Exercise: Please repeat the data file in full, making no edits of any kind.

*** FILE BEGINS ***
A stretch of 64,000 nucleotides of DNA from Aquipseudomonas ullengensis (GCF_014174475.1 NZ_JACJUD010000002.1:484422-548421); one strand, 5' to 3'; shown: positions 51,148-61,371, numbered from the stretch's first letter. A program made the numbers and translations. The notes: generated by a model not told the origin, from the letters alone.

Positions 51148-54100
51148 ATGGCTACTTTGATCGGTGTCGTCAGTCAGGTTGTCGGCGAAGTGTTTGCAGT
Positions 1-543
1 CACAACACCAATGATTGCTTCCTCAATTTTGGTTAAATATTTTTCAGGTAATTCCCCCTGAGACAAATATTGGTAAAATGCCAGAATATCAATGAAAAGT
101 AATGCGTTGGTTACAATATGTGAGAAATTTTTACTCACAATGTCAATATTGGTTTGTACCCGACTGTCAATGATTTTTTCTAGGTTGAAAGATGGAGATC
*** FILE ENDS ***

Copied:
A stretch of 64,000 nucleotides of DNA from Aquipseudomonas ullengensis (GCF_014174475.1 NZ_JACJUD010000002.1:484422-548421); one strand, 5' to 3'; shown: positions 51,148-61,371, numbered from the stretch's first letter. A program made the numbers and translations. The notes: generated by a model not told the origin, from the letters alone.

Positions 51148-54100
51148 ATGGCTACTTTGATCGGTGTCGTCAGTCAGGTTGTCGGCGAAGTGTTTGCAGT
Positions 1-543
1 CACAACACCAATGATTGCTTCCTCAATTTTGGTTAAATATTTTTCAGGTAATTCCCCCTGAGACAAATATTGGTAAAATGCCAGAATATCAATGAAAAGT
101 AATGCGTTGGTTACAATATGTGAGAAATTTTTACTCACAATGTCAATATTGGTTTGTACCCGACTGTCAATGATTTTTTCTAGGTTGAAAGATGGAGATC